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Atmospheric Measurement Techniques An interactive open-access journal of the European Geosciences Union

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Atmos. Meas. Tech., 10, 4895-4903, 2017
https://doi.org/10.5194/amt-10-4895-2017
© Author(s) 2017. This work is distributed under
the Creative Commons Attribution 4.0 License.
Research article
14 Dec 2017
Variability of the Brunt–Väisälä frequency at the OH* layer height
Sabine Wüst1, Michael Bittner1,2, Jeng-Hwa Yee3, Martin G. Mlynczak4, and James M. Russell III5 1Deutsches Fernerkundungsdatenzentrum (DFD), Deutsches Zentrum für Luft- und Raumfahrt (DLR), Oberpfaffenhofen, Germany
2Institut für Physik, Universität Augsburg, Augsburg, Germany
3Applied Physics Laboratory, The Johns Hopkins University, Laurel, Maryland, USA
4NASA Langley Research Center, Hampton, Virginia, USA
5Center for Atmospheric Sciences, Hampton, Virginia, USA
Abstract. In and near the Alpine region, the most dense subnetwork of identical NDMC (Network for the Detection of Mesospheric Change, https://www.wdc.dlr.de/ndmc/) instruments can be found: five stations are equipped with OH* spectrometers which deliver a time series of mesopause temperature for each cloudless or only partially cloudy night. These measurements are suitable for the derivation of the density of gravity wave potential energy, provided that the Brunt–Väisälä frequency is known.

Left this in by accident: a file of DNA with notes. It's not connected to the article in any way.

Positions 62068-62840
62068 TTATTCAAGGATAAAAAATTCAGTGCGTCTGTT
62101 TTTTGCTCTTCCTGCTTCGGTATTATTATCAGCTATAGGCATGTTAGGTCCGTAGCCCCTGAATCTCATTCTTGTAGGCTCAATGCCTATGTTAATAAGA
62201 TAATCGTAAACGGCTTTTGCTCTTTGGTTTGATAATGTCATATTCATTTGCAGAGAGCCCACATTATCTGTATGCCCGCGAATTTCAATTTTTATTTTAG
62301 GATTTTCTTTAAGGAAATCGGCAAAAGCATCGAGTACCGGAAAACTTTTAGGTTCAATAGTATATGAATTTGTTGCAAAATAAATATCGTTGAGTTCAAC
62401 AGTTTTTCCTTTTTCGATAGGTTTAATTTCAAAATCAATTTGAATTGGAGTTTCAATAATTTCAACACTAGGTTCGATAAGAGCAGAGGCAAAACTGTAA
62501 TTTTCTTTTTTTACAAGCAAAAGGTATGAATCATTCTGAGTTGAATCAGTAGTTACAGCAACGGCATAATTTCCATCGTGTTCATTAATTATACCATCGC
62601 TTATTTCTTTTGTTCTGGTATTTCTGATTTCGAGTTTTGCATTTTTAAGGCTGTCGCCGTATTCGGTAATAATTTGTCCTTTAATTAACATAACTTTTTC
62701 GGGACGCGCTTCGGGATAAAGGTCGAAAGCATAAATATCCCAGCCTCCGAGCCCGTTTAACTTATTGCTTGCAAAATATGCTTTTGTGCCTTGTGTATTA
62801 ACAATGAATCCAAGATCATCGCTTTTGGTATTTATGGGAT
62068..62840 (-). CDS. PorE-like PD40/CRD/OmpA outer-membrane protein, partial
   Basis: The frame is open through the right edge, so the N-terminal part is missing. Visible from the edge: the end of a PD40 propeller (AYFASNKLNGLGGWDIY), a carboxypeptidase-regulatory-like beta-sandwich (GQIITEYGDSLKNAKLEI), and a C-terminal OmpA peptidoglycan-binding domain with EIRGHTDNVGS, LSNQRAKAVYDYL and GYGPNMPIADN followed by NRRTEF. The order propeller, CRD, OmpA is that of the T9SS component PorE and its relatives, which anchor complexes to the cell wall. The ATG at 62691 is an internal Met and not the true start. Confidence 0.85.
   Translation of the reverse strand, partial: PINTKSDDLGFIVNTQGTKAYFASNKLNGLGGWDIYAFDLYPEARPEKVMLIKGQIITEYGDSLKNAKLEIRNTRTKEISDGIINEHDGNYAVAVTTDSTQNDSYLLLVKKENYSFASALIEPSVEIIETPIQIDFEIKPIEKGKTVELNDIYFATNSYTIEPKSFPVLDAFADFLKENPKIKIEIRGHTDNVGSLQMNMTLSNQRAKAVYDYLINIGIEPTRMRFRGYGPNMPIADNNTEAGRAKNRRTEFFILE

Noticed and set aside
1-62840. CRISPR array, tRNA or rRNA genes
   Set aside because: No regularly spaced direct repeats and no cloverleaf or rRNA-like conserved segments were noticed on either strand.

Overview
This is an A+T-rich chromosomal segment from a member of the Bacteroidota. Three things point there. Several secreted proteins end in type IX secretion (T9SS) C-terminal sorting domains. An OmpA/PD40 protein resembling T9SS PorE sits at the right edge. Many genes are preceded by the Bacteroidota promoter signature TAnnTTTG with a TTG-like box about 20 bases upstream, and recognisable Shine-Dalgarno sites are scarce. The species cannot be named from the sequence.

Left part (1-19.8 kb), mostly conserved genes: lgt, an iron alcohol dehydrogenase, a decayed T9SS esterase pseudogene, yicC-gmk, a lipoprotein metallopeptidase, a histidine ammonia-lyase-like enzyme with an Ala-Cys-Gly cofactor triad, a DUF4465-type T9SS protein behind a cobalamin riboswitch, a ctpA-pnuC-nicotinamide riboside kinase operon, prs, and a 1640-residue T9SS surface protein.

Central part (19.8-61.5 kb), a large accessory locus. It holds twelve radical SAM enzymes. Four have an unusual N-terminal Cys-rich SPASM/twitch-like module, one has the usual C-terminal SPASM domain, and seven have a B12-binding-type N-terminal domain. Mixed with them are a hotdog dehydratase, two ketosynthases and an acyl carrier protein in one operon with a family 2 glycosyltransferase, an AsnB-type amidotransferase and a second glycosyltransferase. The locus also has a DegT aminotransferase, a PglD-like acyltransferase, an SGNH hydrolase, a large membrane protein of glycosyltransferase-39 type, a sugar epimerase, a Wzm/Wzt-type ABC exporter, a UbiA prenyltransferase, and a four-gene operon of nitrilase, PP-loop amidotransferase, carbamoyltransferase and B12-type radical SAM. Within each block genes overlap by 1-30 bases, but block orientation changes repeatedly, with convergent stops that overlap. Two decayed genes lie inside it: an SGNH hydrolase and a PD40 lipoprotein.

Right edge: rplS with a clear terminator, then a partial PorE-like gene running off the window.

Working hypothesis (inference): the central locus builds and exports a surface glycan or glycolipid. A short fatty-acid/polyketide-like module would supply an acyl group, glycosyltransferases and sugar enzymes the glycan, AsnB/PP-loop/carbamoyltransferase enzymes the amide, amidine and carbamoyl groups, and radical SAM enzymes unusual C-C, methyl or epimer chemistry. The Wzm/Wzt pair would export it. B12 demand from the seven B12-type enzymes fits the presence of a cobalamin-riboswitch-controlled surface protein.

However, OH* spectrometers do not deliver vertically resolved temperature information, which is necessary for the calculation of the Brunt–Väisälä frequency. Co-located measurements or climatological values are needed.

We use 14 years of satellite-based temperature data (TIMED-SABER, 2002–2015) to investigate the inter- and intra-annual variability of the Brunt–Väisälä frequency at the OH* layer height between 43.93–48.09° N and 5.71–12.95° E and provide a climatology.



Citation: Wüst, S., Bittner, M., Yee, J.-H., Mlynczak, M. G., and Russell III, J. M.: Variability of the Brunt–Väisälä frequency at the OH* layer height, Atmos. Meas. Tech., 10, 4895-4903, https://doi.org/10.5194/amt-10-4895-2017, 2017.
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Short summary
In the Alpine region, the most dense subnetwork of identical NDMC (Network for the Detection of Mesospheric Change) instruments can be found. With these instruments the mesopause temperature is derived each night. The data can be used for the investigation of the amount of energy which is transported by small-scale atmospheric waves, known as gravity waves, provided that the so-called Brunt–Väisälä frequency is known. Information about the variability of this parameter is provided here.
In the Alpine region, the most dense subnetwork of identical NDMC (Network for the Detection of...
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